The general insufficiency of marriage preparation programs was another key theme to emerge from the document.

It is clear the questionnaire sent out by Pope Francis last year has touched many nerves in the Church. At the same time, the Synod signals that the Church sees the family as vital in its own right as well as to the Church and wider society and understands that the family and marriage are at the heart of a global conflict between the Church’s understanding of the human person and an increasingly toxic global culture – especially in affluent societies – that has rejected the idea of responsibility for anything other than the pursuit of money and pleasure. As the world’s bishops gather to consider the complex range of issues confronting Catholic families, the Church and modern society in October it’s also clear they will have plenty to mull over.

About Gertrude

Sáncte Míchael Archángele, defénde nos in proélio, cóntra nequítiam et insídias diáboli ésto præsídium.
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25 Responses to Are Catholics ignorant of Church teachings?

  1. freescot says:

    I feel it is a great shame that the consultation, largely an exercise in listening, should lead to a working document whose tone is, “These people are simply ignorant.” I had expected it might be much more, “What the faithful are saying is….”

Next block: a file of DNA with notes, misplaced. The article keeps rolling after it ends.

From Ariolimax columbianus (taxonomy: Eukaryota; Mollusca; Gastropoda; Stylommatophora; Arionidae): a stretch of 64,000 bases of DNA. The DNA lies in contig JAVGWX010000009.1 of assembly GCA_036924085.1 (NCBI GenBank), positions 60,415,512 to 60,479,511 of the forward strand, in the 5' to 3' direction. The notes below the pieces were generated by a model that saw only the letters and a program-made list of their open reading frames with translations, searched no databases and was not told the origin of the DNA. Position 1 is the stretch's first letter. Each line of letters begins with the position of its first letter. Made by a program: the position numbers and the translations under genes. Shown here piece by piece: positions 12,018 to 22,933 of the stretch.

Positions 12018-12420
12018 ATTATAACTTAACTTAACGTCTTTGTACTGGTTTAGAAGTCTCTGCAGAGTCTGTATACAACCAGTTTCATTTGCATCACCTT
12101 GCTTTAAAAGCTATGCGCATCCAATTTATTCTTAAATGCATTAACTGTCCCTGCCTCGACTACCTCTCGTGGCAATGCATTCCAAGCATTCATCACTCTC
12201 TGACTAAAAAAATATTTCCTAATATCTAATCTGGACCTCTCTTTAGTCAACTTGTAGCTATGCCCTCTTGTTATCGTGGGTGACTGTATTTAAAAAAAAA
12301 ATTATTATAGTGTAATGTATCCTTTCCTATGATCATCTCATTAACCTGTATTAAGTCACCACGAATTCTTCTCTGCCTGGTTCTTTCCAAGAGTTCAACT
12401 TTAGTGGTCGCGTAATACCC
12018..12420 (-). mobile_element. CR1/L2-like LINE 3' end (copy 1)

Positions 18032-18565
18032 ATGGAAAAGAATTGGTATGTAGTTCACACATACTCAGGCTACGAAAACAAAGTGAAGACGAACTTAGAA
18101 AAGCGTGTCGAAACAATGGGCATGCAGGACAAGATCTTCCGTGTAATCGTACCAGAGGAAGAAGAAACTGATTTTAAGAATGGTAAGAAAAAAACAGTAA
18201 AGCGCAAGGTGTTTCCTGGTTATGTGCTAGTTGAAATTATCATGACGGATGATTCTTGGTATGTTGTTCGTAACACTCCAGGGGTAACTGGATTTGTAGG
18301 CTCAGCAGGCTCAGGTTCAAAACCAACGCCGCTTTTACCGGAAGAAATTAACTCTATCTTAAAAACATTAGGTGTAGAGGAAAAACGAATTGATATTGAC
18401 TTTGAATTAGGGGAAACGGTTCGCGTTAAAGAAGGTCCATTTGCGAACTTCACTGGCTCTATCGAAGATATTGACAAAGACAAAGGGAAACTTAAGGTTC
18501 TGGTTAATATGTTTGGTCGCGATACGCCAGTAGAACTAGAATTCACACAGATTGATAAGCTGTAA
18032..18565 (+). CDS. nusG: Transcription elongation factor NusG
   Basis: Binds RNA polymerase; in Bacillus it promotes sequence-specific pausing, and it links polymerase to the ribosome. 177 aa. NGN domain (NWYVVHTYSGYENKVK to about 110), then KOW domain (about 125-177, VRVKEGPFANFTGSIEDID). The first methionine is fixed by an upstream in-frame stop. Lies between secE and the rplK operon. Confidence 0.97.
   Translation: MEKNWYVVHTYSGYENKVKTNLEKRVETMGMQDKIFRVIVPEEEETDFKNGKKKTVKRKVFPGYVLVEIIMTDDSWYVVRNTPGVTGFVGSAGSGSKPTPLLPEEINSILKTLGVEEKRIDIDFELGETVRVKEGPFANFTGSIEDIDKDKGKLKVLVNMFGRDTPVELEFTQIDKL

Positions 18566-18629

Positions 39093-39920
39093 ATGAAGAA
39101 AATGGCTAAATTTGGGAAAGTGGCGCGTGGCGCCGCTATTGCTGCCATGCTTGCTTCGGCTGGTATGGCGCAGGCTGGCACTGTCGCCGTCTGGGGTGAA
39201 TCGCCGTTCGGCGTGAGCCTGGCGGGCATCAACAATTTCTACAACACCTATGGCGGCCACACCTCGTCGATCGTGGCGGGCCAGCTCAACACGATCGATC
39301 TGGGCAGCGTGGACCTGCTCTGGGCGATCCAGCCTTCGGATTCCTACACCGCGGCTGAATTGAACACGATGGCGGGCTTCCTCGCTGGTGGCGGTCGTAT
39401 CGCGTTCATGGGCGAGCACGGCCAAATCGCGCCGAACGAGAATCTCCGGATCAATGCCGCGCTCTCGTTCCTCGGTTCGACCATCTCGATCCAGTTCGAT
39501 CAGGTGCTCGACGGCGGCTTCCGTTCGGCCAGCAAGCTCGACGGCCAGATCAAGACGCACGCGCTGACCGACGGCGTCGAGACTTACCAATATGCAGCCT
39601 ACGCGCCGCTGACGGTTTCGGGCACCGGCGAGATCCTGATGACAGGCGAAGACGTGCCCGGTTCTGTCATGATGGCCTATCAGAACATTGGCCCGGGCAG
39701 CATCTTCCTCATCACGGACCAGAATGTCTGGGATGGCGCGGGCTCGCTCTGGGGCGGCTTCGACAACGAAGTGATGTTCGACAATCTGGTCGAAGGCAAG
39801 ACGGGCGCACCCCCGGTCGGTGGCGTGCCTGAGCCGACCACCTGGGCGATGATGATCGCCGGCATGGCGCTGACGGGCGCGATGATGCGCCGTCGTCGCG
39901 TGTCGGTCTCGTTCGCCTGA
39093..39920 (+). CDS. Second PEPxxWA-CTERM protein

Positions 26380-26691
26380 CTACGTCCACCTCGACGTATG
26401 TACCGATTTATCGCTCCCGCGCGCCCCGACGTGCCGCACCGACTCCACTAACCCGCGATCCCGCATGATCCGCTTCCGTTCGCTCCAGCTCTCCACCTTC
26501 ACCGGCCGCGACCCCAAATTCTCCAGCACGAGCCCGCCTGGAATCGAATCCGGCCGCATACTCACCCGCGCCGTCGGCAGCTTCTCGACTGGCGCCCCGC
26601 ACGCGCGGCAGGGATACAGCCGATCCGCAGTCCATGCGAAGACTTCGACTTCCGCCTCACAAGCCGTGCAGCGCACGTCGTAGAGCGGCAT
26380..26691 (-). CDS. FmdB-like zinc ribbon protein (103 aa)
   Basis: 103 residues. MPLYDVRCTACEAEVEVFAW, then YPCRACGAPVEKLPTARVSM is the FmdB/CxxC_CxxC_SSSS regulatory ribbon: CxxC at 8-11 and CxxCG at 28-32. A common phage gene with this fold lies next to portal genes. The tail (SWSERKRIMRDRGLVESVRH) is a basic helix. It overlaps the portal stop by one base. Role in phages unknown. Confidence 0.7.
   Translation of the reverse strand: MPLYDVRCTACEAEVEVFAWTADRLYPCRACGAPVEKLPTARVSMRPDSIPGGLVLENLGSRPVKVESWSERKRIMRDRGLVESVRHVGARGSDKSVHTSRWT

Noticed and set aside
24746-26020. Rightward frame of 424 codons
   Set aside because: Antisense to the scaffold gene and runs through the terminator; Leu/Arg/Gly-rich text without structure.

2. Catholics, most especially the youth but obviously those of all ages, are catechized by the world and by television and media. The false ‘teachings’ on sexuality in the secular world are NOT countered by most prelates. It may be a Cardinal smiling and nodding at a ‘gay mass’ or the churches that walk in gay pride parades or the total lack of speaking about things like abortion, homosexuality, pornography, etc. And so the ‘sheep’ are easy prey for the demonic. Catholics abort, contracept, cohabitate, and divorce with the rest of secular society for the most part. Millions have left the Church because ‘nice’ and ‘teen’ Masses do not hold the heart. I have heard exactly one homily on contraception and never on the other pressing issues of our day. I do hear them spoken when I attend a Traditional Latin Mass–that seems to be the best place for true preaching and teaching or when I listen to AudioSancto, etc.